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Chapter 23 - Chapter 23.1 23.2 23.3 23.4 23.5 23.6 23 The...

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23 Chapter The Transition Elements and Their Coordination Compounds 23.1 It is always one less than the period number. 23.2 a) 1 s 2 2 s 2 2 p 6 3 s 2 3 p 6 4 s 2 3 d 10 4 p 6 5 s 2 4 d x b) 1 s 2 2 s 2 2 p 6 3 s 2 3 p 6 4 s 2 3 d 10 4 p 6 5 s 2 4 d 10 5 p 6 6 s 2 4 f 14 5 d x 23.3 Electrons with the highest n value are removed first, so the ns electrons are removed before the (n-1)d. V 3 + is [Ar] 3d 2 . The ionization energies and the magnetic properties. 23.4 Five; Mn ([Ar] 4 s 2 3 d 5 ) and Mn 2 + ([Ar] 3 d 5 ). 23.5 For the main group elements, size decreases as you move to the right. For the transition elements, the size is fairly constant since inner orbitals are being filled. 23.6 a) The lanthanide contraction is the "shrinkage" of atoms following the filling of the 4f subshell (i.e., the atoms are smaller than expected). b) The size increases from Period 4 to Period 5, but stays fairly constant (or increases only slightly) from Period 5 to Period 6. c) The smaller-than-expected sizes lead to very large densities. 23.7 a) 1.3–1.9 b) 0.8–2.8 c) The range is smaller for the transition elements because the electrons are occupying d orbitals. Since these are inner orbitals, they shield (screen) the nuclear charge, making electrons shared between the transition metal and some bonded atom feel a fairly constant effective nuclear charge. 23.8 a) Transition elements commonly show multiple oxidation states; main-group elements less frequently. Since the outermost s and d electrons are so close in energy, all of these can become involved in the bonding. b) Because the two ns electrons are more easily removed than the (n-1)d electrons. 23.9 a) Paramagnetic materials are attracted into a magnetic field; diamagnetic ones are repelled. Frequently, paramagnetic materials are also colored. b) Most main-group element ions are isoelectronic with a noble gas, meaning that all their electrons are paired. c) Because main-group metal ions are diamagnetic, most have a filled outer shell (or at least the subshell) and too much energy would be required to promote an electron to a higher energy orbital. 23.10 a) [Ar] 4 s 2 3 d 3 b) [Kr] 5 s 2 4 d 1 c) [Xe] 6 s 2 4 f 14 5 d 10 23.11 a) [Kr] 5 s 2 4 d 6 b) [Ar] 4 s 1 3 d 10 c) [Ar] 4 s 2 3 d 8 23.12 a) [Xe] 6 s 2 4 f 14 5 d 6 b) [Ar] 4 s 2 3 d 7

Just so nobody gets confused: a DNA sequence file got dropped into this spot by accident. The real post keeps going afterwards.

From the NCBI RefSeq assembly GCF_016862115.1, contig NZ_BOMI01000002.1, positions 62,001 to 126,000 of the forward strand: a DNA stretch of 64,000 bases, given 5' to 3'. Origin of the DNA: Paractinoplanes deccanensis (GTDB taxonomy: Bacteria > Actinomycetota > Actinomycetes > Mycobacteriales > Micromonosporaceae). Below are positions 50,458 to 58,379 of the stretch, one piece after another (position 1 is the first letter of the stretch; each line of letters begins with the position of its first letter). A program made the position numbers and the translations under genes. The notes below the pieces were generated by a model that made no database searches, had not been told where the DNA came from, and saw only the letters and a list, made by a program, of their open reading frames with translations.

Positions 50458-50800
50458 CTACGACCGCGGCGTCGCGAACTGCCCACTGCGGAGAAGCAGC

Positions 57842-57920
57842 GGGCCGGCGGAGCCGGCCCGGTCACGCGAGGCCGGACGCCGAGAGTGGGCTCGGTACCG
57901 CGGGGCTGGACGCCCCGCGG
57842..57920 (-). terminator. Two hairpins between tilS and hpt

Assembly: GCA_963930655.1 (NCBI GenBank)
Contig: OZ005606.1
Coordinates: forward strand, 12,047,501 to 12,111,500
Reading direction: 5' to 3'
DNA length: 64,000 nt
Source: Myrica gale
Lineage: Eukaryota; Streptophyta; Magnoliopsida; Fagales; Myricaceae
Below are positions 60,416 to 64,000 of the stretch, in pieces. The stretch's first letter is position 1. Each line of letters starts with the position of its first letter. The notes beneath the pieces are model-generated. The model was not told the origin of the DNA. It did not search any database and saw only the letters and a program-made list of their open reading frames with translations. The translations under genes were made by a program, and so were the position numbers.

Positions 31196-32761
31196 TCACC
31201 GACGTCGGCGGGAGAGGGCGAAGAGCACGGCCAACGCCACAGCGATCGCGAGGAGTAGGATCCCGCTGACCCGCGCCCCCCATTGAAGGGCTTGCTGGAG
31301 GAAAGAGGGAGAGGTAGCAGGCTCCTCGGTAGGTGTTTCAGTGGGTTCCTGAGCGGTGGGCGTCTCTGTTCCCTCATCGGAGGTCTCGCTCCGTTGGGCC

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c) [Kr] 5 s 1 4 d 10
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23.13 a) [Ar] 4 s 2 3 d 10 b) [Ar] 4 s 2 3 d 5 c) [Xe] 6 s 2 4 f 14 5 d 5 23.14 a) [Ar]; 0 b) [Ar] 3 d 9 ; 1 c) [Ar] 3 d 5 ; 5 d) [Kr] 4 d 2 ; 2 23.15 a) [Ar] 3 d 3 ; 3 b) [Ar]; 0 c) [Ar] 3 d 6 ; 4 d) [Xe] 4 f 14 5 d 3 ; 3 23.16 a) + 5 b) + 4 c) + 7 23.17 a) + 5 b) + 3 c) + 7 23.18 Cr, Mo, and W 23.19 Ti, Zr, and Hf 23.20 In CrF 2 , since metallic behavior is greater in lower oxidation states. 23.21 Due to its lower oxidation state, VF 3 would have greater ionic character, so would be more likely to have a high melting and boiling point. 23.22 While atomic size increases slightly down a group of transition elements, the nuclear charge increases much more, so the first ionization energy generally increases. With a higher ionization energy, Mo would be more difficult to oxidize.
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